The high cost of warranty

Jan. 1, 2020
Rage is a four-letter word. That means I probably shouldn?t use it as much as I do.

Rage is a four-letter word. That means I probably shouldn’t use it as much as I do.

I know I shouldn’t experience it as often as I do. But, I do. In fact, I just did. I just got off the phone with one of our suppliers — one of our primary suppliers, and to be 100 percent honest with you, I really didn’t like what I just heard. So much so that I wanted to crawl through the wire and strangle someone!

This isn’t something new. In fact, it is a recurring problem. It is a problem that recurs with such terrifying frequency you have to wonder if anyone really gives a damn, that is, anyone other than someone like me, who is like one of your customers!

I can promise you that we give a damn. I can also promise that the day will soon come when something will be done about it, and if you aren’t riding the front end of that wave, you just might drown.

I’m talking about the high cost of warranty — an exponentially higher cost at my end of the food chain than at yours because of the labor content each parts failure brings with it. Quite frankly, I’m tired of bearing that cost alone, especially when there are things you can do to mitigate that cost that really shouldn’t constitute a hardship on your part.

Case in point: we installed front struts and mounts on a Lexus LS430. We sourced them from our “first call” import warehouse. We ordered online. In other words, as far as I know, we did everything you would like your repair community customers to do.


The parts came, they were installed; the vehicle was aligned, washed and delivered. Our client left happy and all was well with the world. That was, until, three months later when the vehicle was returned to the shop with a horrendous clunk in the right front suspension.

The strut mount had come completely apart; ripped and torn apart to the point there was actually nothing holding the mounting to the bearing.

We replaced it, thinking to ourselves it was certainly an odd kind of failure, something we had never seen before. A month later when the vehicle returned a second time with the same noise on the other side, we could no longer say that. Two strut mounts in two months and another alignment. You do the math.

Then I realized that I wasn’t sure where we had sourced the second set of strut mounts. I wasn’t the one who had ordered them. So, I looked it up and much to my dismay realized that the part numbers were identical. Further research confirmed that these were, in fact, the same mounts with the same part number from the same supplier. Could they have come from the same factory?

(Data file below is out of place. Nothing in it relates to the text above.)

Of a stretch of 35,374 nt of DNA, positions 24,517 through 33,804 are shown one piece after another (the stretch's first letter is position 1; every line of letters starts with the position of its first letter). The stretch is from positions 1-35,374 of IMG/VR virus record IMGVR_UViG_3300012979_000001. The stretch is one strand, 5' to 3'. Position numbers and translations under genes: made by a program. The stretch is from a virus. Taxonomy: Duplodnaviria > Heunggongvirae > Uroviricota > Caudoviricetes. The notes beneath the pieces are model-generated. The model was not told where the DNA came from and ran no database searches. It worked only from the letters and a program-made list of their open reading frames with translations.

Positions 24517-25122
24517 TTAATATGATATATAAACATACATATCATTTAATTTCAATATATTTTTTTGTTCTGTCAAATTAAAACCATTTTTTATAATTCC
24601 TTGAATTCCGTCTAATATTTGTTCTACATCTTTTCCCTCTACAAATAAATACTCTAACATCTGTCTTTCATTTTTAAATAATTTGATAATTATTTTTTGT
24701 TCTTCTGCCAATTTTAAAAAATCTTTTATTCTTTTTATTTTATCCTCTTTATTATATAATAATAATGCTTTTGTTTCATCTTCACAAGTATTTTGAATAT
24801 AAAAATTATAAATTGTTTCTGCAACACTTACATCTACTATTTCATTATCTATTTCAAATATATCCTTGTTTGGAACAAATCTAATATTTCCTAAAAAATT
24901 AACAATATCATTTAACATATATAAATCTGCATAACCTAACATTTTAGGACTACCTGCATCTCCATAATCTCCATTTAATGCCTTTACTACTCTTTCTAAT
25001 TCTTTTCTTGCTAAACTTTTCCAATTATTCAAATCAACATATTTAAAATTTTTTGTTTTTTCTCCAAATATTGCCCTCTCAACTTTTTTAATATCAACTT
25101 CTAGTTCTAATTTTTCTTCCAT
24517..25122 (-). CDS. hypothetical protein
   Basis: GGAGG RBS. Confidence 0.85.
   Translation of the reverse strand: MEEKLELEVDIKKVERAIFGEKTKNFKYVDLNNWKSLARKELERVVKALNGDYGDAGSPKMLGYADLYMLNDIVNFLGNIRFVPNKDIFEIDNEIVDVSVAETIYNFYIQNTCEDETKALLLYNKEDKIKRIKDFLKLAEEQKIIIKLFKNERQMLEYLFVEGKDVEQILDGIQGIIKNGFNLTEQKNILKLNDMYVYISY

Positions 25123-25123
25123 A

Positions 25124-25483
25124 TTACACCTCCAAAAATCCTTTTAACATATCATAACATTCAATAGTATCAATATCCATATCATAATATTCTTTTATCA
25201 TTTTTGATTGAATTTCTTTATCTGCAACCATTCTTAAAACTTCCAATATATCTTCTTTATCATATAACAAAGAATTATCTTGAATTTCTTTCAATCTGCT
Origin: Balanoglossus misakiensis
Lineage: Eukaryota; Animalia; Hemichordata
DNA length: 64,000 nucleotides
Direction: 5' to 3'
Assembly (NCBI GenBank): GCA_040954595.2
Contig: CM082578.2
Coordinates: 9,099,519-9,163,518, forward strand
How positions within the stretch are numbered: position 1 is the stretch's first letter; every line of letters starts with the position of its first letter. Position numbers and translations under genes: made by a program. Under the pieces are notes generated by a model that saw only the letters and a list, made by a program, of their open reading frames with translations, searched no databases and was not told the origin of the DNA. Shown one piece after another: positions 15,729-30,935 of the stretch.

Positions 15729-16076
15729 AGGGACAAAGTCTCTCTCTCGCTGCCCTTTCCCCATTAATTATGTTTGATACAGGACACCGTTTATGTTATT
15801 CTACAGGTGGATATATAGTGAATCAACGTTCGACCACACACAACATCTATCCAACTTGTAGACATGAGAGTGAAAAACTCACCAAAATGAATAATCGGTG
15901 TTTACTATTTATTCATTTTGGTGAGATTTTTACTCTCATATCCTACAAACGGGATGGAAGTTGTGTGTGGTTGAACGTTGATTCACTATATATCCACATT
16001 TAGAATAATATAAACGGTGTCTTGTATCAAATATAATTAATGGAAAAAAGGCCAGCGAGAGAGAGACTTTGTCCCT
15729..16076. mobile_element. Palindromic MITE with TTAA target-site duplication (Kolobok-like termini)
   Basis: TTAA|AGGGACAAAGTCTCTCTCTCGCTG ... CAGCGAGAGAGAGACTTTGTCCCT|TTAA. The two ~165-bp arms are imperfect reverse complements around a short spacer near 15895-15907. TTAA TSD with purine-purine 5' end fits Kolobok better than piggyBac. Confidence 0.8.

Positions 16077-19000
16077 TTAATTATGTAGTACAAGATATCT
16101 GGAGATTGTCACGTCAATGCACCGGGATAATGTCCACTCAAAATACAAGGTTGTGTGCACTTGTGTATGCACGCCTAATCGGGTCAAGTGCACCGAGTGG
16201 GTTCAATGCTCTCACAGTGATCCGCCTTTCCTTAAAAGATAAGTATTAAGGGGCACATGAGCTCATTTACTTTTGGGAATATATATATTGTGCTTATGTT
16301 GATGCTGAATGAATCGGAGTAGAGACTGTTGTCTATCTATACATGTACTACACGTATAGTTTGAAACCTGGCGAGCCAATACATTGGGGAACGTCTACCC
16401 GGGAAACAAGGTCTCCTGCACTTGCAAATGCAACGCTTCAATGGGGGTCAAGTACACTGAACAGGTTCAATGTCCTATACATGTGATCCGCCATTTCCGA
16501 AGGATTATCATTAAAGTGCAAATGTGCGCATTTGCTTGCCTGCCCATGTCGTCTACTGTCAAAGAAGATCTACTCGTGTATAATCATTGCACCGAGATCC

I called my supplier, Remember, I’m one of those relics who prefers personal contact, an “old guy” who appreciates a relationship. I asked him who made the mounts. I was not shocked to learn the country of origin. However, I was shocked with the answer to my next question, “What is the failure rate on this particular part?”
“Thirty percent,” was the reply.

Thirty percent! Three out of 10 of these parts had failed prematurely. Two out of the five shop owners who ordered these mounts were dealing with the same or similar failures. Forty percent of the clients are purchasing this line!

Why are they still on the shelf? Why haven’t they been pulled and sent back to the crooks and thieves who manufactured garbage and sold it as auto parts?

My account representative’s answer was simple, “I probably would have steered you away from that part if you hadn’t ordered it online. I try to protect my customers when they are about to do something like that.”

You see, he has the failure rate right there at his fingertips. I don’t. It doesn’t appear on the webpage. I don’t know about you, but I think it should. In fact, I think it has to. If nothing else, it should be a footnote someplace — anecdotal information that just might save someone like me hundreds of dollars in lost time, revenue and lost confidence.

After all, what’s the worst thing that could happen? The possibility of a lost sale? The chance I might not actually purchase a part that fails one out of three times?
The worst thing that could happen is me – or, someone very much like me – getting so angry, so outraged that we never call or visit your website again!

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